WJC President Lauder welcomes German efforts to prosecute more former Nazi camp guards


Investigators in Germany completed preliminary investigations into thousands of suspected former Nazi concentration camp guards and are to bring charges against eight people.

German Nazi hunter Jens RommelGerman Nazi hunter Jens RommelThe Central Office for the Investigation of National Socialist Crimes found that four men and four women born between 1918 and 1927 who worked in the concentration camp Stutthof, near Gdansk, were still alive in Germany, according to the head of the agency, Jens Rommel.

While the men worked as security guards, the women were employed in jobs such as typists and telephone operators at the camp, Rommel said.

Furthermore, the Nazi hunters are looking at more possible suspects from the camps in Auschwitz, Bergen-Belsen, Majdanek and Neuengamme. All suspects could be charged with being an accessory to the murder of thousands of people, most of them Jews, during World War II.

Rommel expressed his hope for a quick ruling by the Federal Court in the appeal brought by former SS officer Oskar Gröning, the ‘Bookkeeper of Auschwitz’ who was convicted by a Lüneburg court last year.

“We hope that the High Court will clarify the legal situation,” Rommel said. The now 95-year-old Gröning was sentenced to four years in prison for being an accessory to murder in at least 300,000 cases at Auschwitz-Birkenau.

Lauder: ‘It’s critical that those who took part in genocide are put on trial, irrespective of age’

Ronald S. Lauder, president of the World Jewish Congress, welcomed Rommel’s statement. He said: “Germany’s commitment to identifying more former Nazi camp guards is encouraging. The World Jewish Congress welcomes the fact that Special Prosecutor Jens Rommel are continuing to bring to trial those who are suspected of having aided and abetted the murder of thousands of Jews in Nazi camps during World War II. He and his staff deserve praise and support for their efforts.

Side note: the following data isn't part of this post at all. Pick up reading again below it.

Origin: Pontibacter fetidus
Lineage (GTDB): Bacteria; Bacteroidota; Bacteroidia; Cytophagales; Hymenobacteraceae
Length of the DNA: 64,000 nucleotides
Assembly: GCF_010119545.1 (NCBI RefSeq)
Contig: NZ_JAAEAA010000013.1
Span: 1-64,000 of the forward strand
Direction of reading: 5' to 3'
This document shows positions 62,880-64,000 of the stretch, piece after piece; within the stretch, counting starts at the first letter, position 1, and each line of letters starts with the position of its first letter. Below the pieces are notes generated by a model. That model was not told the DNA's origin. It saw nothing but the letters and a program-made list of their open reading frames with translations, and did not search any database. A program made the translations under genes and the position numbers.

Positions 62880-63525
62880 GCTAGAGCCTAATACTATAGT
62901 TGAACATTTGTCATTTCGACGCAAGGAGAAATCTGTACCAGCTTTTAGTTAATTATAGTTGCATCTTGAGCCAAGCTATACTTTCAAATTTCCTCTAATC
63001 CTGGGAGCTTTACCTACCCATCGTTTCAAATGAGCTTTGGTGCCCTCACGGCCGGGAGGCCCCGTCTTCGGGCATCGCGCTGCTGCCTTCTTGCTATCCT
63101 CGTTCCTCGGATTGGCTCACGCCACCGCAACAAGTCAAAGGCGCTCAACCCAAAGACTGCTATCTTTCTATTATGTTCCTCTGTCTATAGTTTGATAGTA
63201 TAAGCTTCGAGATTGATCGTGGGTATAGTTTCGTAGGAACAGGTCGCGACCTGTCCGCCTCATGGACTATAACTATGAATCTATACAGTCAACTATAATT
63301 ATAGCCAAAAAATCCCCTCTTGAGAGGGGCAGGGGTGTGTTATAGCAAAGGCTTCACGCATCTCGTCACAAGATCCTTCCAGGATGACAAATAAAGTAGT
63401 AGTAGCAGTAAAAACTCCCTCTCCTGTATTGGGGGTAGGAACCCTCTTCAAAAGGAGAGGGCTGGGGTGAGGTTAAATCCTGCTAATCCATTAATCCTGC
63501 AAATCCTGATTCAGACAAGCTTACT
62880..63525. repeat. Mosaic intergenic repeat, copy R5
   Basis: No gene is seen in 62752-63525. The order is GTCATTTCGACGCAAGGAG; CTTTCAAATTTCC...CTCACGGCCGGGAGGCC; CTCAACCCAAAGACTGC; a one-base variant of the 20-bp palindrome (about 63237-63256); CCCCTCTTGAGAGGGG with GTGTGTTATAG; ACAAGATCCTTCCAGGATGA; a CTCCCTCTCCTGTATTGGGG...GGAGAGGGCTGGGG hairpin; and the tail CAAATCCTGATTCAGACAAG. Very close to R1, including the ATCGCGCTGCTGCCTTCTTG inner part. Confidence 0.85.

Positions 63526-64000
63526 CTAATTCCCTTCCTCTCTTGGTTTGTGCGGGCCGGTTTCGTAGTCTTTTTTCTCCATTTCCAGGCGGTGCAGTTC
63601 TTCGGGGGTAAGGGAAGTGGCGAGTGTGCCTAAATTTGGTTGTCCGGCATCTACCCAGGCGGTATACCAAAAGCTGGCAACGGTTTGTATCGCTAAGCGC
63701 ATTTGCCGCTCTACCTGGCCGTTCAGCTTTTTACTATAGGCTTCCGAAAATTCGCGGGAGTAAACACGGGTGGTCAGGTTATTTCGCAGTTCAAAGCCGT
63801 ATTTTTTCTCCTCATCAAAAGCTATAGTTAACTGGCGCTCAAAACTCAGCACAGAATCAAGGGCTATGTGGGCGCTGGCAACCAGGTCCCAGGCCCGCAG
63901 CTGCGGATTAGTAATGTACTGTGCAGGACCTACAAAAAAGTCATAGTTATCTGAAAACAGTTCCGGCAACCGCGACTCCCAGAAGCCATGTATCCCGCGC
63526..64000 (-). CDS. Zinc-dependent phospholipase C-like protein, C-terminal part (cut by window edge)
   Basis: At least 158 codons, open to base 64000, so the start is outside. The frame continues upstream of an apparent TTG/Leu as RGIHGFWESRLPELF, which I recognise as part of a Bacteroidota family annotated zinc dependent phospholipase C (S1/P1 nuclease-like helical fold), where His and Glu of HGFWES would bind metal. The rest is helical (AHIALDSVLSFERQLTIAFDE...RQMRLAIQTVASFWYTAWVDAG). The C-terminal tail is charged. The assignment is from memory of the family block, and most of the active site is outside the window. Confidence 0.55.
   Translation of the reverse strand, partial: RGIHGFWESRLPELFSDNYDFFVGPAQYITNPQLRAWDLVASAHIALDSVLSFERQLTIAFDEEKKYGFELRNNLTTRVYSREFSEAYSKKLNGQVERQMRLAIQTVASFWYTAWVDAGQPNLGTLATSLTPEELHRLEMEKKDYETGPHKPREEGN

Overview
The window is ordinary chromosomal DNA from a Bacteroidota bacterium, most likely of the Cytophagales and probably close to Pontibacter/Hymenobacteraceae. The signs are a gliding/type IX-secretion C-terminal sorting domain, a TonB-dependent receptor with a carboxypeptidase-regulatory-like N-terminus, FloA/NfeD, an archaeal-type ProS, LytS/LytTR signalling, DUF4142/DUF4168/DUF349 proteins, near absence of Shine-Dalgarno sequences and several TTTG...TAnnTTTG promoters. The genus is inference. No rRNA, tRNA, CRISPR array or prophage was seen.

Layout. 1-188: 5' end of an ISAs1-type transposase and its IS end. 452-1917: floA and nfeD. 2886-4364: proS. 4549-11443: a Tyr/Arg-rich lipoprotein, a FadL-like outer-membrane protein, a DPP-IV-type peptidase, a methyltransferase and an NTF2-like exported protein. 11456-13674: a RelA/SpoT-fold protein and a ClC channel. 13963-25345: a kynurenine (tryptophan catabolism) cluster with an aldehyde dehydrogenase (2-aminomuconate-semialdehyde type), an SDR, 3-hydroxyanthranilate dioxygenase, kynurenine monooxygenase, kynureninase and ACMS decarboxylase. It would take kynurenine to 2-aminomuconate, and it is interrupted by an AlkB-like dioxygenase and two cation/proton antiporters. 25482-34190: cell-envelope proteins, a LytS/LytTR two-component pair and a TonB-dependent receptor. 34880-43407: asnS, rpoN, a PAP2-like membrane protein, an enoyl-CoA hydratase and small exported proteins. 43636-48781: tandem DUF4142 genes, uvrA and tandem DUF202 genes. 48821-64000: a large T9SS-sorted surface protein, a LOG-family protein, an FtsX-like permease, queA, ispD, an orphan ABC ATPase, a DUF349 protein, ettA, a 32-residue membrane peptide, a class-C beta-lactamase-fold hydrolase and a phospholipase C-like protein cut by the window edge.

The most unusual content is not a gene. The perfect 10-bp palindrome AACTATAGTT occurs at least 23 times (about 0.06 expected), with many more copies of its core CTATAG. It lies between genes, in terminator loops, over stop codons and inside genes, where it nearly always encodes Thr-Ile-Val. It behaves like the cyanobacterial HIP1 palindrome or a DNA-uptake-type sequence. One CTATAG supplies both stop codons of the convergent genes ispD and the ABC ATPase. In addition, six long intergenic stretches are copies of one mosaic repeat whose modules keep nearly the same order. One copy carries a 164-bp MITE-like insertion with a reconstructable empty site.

“Given the vast system of concentration and extermination camps put in place by the Nazis, and the number of personnel needed to run and guard these sites, it comes as no surprise that a few of these perpetrators are still alive, even today.

“It is critical that all those who took part in the genocide of Jews and crimes against humanity are put on trial, irrespective of their age.

“As Jews, we rightly expect that no stone be left unturned when it comes to dealing with Nazi crimes, and that anyone suspected of involvement in mass murder, who is still alive, be prosecuted.

“For decades, Germany did very little to bring Nazi war criminals to justice, but as long as it is still possible it must be done,” said Lauder.

In June 2016, former SS guard Reinhold Hanning became the latest Nazi war criminal to be convicted by a court.